Tim Benz: An airing of grievances for a wildly disappointing Steelers season |
Breakfast With Benz

Tim Benz: An airing of grievances for a wildly disappointing Steelers season

Tim Benz
Pittsburgh Steelers running back James Conner (30) sits with teammates along the bench in the second quarter an NFL football game against the Cincinnati Bengals, Sunday, Dec. 30, 2018, in Pittsburgh. Driskel recovered the fumble. (AP Photo/Gene J. Puskar)

It seems pointless to do our usual Steelers “Airing of Grievances” column after that drab 16-13 win over a patchwork version of the Bengals in the 2018 finale.

This season is over for the Black and Gold. So breaking down that game in our usual fashion feels like small potatoes.

A few “Feats of Strength” to make ourselves feel better? OK.

Newly signed Matt McCrane nailed all of his kicks. James Washington made a nice play on a reboot of his infamous “Flying Circus” catch attempt against the Broncos. Eli Rogers had seven catches in a spot start for Antonio Brown. T.J. Watt and Cameron Heyward combined for three sacks.

Aside from that, throughout the game against Cincinnati, the Steelers played like a team that knew the Ravens were going to win.

Even though they almost lost.

Boy, would the roof have collapsed on Mike Tomlin if that had occurred. Imagine Jeff Driskel had pulled a Ryan Mallett and engineered a meaningless win for his club on the North Shore as the Browns were pulling off a stunning comeback in Baltimore?

That didn’t happen. But it almost did. The Steelers eked out the “W.” And that Baltimore defensive unit fended off a second-half comeback with a C.J. Mosley interception on a fourth down late in their game. They held a lead in the fourth quarter.

Those are things the Steelers didn’t do in Oakland. Or New Orleans. Or Denver. Or at home against the Chargers.

“That hurt more,” linebacker Bud Dupree said. “It’s the same type of situation that we have been in all season. And C.J. makes a big-time splash for that defense. And they came out on top. We had opportunities to do that. But we didn’t ever seal the deal. We’ve got to go in with the mindset that we have to make the play instead of waiting for someone else to make a play. That’s got to be the way it is.”

So let’s start our “Airing of Grievances” for the whole season right there, as it was summed up in that agonizing duality expressed by Dupree.

The Steelers’ archrival came up huge on defense to claim the division, while the Steelers defense often hemorrhaged leads to blow what appeared to be a secured playoff slot just a month or so ago.

The Steelers began the year with a kick-in-the-crotch tie in Cleveland. They ended it with a kick-in-the-crotch loss by Cleveland.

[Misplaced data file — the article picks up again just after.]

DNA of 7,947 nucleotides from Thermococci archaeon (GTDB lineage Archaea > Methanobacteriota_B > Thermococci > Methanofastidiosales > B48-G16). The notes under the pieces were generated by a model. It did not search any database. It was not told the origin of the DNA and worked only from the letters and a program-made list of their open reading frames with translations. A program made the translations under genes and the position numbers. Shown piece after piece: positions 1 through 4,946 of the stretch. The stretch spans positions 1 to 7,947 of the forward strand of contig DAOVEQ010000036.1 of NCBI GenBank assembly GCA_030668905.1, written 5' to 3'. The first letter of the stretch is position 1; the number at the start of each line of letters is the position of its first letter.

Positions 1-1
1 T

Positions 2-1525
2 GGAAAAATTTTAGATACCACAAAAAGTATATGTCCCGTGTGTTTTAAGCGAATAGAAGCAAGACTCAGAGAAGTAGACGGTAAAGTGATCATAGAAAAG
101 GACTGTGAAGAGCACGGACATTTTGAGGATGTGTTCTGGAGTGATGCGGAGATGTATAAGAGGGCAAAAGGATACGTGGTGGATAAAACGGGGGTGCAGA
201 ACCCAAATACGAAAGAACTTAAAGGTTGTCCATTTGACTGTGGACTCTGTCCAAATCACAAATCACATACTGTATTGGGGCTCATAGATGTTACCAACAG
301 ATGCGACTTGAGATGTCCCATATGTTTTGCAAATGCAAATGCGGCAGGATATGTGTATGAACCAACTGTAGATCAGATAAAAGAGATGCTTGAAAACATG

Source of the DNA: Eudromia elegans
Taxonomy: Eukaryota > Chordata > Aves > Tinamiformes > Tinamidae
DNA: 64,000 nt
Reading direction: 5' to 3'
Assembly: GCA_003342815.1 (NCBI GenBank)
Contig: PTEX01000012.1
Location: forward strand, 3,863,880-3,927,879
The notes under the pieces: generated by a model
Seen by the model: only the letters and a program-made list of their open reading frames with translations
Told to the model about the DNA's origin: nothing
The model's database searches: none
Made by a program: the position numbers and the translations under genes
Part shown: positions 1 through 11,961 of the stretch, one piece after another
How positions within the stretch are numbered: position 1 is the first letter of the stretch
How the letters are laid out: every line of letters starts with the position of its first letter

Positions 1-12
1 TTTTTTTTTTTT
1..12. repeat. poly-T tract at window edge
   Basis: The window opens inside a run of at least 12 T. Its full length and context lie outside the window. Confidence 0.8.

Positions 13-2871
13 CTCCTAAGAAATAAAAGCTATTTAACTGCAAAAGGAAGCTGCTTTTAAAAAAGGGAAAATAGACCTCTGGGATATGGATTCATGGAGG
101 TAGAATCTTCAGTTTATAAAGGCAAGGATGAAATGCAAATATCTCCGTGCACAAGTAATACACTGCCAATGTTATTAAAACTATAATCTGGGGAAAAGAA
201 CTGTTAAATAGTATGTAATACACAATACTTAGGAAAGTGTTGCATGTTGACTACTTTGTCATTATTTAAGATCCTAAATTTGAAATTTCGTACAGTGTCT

As the Steelers running game went awry at times late in the season, the Ravens became a ground-and-pound machine over the last few weeks.

And the circle of NFL life is complete.

“It makes me mad,” Heyward said. “We put ourselves in this situation. Looking for others to do our job. It’s frustrating. As a leader of this group, it’s unacceptable.”

Join the club, Cam. All of Pittsburgh is mad like you are. A city-wide grievance is that a typical Mike Tomlin-era trait manifested this year in an extremely costly way. Yet again, the Steelers are out of the playoffs because they lost to or tied teams that are significantly worse than they are. They went 1-2-1 against the Browns, Raiders, and Broncos. Those teams are a combined 17-30-1. And this year isn’t unique.

• In 2009, the 9-7 Steelers lost to four sub-.500 clubs and missed the playoffs via tiebreaker.

• In 2011, a 12-4 season ended in the playoffs against an 8-8 Denver Broncos team quarterbacked by Tim Tebow.

• In 2012, the 8-8 Steelers were the last team left out of the playoffs. Along the way, they lost to Tennessee, Oakland, and the Browns. None of those clubs was better than 6-10 that year.

• The 2013 Steelers were the last team eliminated from the playoff bracket at 8-8. Only two of their eight losses that season were to clubs (New England and Cincinnati) with a record better than .500.

On top of that, Tomlin’s teams suffered home defeats in the 2014 and 2017 playoffs. And they were a Matt McCrane career day away from suffering one of the ugliest home defeats in Heinz Field history Sunday.

Tomlin teams play down to the level of competition. Anyone trying to deny that is just carrying water for the club. Pure and simple.

Allow me one last grievance.

The rest of the AFC isn’t that good. We’ve spent all of December basking in the reality that the Patriots are finally slipping. Tom Brady and Rob Gronkowski are starting to look old. Bill Belichick’s cauldron may finally be out of evil spells. But you know what? They still might claim the conference crown.

Of all the years Pittsburgh could’ve won in Foxborough, this could’ve been it. However, the team’s negligence in so many other areas prevented that dart from even being thrown.

That’s a grievance worth airing for the next eight months.

Tim Benz is a Tribune-Review staff writer. You can contact Tim at [email protected] or via Twitter @TimBenzPGH. All tweets could be reposted. All emails are subject to publication unless specified otherwise.

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